“They really need to generate some true organic top-line growth for people to pay a bigger multiple,” said Glenn Schorr, a senior analyst at Evercore ISI. “Don’t get me wrong, it’s nothing but great that returns are improving. But now people also want to see growth.”
Citi shares produced a total return of 3% over the past 12 months, while the KBW Nasdaq Bank Index — a benchmark for the US banking sector — has returned 15.3%. Year-to-date, Citi’s total return is -2.7%, compared with 2.1% for the KBW index.
“In no uncertain terms, shareholders feel that Citi can do more. And that’s not a close call,” Mayo said.
Return on equity has also trailed other big-bank peers: Citi posted 6.8% ROE for 2017, compared with 7.5% at Bank of America Merrill Lynch, 9.8% at JPMorgan Chase, and 9.6% and Wells Fargo. Citi trailed each in 2016, too.
In Citi’s consumer retail bank, where analysts have pegged much of the bank’s problems, efficiency has lagged competitors and revenue growth for branded cards and Mexico retail operations has been stubborn.
Following the announcement of the consumer bank reorganization in August, and the departures of Cowles, Gerspach, and Mills in early September, Mayo released an analysis that concluded the bank’s efficiency and pre-tax margin rate poorly against competitors, once benchmarked to adjust for business mix and competitors’ segment averages.
Moreover, the September 5 report says Citi has failed to acknowledge and properly address these problem spots:
“We believe there’s disconnect between Citi’s subpar optimization and Citi’s view. This includes statements that its restructuring is done, that it has industry leading efficiency, and that Consumer’s efficiency is good (based on the 2018 proxy). We disagree and, for similar reasons, believe that shareholders may welcome the new activist investor (ValueAct).”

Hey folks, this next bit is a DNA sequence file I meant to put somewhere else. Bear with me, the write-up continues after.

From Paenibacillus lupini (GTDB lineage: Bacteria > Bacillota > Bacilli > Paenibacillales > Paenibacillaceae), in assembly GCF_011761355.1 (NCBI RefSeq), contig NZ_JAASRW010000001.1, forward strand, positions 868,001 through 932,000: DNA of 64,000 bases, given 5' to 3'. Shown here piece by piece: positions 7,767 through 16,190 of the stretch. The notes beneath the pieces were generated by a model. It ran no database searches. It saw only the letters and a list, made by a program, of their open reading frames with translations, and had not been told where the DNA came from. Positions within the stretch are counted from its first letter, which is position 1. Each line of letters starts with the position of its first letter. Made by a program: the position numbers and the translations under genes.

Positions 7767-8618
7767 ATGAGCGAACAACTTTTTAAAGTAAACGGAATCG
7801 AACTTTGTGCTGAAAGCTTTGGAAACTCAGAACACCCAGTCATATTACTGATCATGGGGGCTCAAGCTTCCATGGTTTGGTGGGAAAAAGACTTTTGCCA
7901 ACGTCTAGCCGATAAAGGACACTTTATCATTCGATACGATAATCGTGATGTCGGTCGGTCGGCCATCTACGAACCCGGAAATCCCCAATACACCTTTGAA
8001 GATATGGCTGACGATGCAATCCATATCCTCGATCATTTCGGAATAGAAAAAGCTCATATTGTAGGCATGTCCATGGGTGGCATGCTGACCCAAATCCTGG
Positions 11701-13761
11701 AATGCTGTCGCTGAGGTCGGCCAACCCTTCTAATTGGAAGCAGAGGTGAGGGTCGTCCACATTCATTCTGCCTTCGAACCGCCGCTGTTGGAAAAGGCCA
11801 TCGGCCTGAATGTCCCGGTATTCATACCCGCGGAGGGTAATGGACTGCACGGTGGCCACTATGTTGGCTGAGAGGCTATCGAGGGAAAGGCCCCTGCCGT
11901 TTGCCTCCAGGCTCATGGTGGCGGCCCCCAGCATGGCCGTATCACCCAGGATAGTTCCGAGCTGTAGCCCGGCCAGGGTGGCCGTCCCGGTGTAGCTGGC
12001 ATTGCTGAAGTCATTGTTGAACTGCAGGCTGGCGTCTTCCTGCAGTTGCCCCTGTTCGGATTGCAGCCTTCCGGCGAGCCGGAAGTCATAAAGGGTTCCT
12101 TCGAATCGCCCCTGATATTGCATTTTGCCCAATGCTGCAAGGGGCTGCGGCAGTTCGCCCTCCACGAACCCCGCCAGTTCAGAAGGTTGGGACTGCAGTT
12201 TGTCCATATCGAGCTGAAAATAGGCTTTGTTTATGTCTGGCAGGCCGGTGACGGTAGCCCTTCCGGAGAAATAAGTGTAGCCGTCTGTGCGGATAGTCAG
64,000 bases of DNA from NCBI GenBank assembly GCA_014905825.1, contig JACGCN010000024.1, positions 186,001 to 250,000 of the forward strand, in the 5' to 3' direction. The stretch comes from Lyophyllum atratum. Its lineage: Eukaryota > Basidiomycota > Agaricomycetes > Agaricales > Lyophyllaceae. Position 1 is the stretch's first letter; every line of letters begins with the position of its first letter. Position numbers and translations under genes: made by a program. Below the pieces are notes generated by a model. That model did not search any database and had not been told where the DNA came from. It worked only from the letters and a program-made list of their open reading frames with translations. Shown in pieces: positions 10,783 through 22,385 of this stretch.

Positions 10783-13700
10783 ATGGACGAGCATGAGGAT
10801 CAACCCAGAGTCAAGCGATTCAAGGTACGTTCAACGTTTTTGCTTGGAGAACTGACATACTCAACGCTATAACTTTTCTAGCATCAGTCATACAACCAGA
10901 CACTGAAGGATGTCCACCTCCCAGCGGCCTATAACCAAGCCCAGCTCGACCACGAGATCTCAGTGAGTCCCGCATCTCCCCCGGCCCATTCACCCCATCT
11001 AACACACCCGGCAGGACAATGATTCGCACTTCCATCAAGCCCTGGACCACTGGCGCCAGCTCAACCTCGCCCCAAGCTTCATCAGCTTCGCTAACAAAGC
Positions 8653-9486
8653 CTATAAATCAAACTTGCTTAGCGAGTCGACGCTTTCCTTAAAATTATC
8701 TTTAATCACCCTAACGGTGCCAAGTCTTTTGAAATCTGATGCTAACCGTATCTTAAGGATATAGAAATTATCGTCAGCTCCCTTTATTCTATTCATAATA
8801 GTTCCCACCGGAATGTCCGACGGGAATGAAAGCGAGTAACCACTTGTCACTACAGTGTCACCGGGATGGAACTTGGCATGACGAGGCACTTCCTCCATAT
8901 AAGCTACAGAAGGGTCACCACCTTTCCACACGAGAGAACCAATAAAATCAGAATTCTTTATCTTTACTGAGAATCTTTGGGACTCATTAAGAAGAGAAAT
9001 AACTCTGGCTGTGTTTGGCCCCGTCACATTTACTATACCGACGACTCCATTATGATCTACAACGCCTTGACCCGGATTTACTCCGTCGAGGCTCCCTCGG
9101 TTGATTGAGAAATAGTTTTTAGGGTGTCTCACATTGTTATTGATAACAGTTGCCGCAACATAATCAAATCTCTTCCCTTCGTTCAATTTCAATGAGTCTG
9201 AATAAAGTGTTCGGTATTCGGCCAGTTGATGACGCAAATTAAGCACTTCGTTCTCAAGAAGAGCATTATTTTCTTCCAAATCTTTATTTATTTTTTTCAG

Others have a more buoyant view of the bank. Josh Sandbulte, co-president of investment firm Greenhaven Associates, said Citi’s stock is “very unusually cheap” and has a favorable view of Corbat’s performance.
“What we can see externally is he’s leading the organization well,” said Sandbulte, whose firm holds a 0.5% stake in Citi worth nearly $900 million. He called the management changes “normal course” and said over time a change would be expected.
Even Mayo, despite his criticism, believes in the company’s potential and maintains a buy rating on Citi’s stock, saying in an interview with Bloomberg this week that amid the changes at the top, the company’s shares could double over the next four years.
“We think Citi needs a greater sense of urgency, so a fresh set of eyes in various management positions could help,” he told BI.
Mayo stopped short of saying that management changes are a result of ValueAct’s presence or investor discontent, something he says is “impossible to know with certainty.”
A person familiar with the Citi’s strategy, but who wasn’t authorized to speak publicly, downplayed the notion that investor sentiment impacted the managerial decisions, telling Business Insider each of the changes “have individual rationale attached to them.”
“Great if investors view them positively, but that doesn’t mean that’s why we made them,” the person said.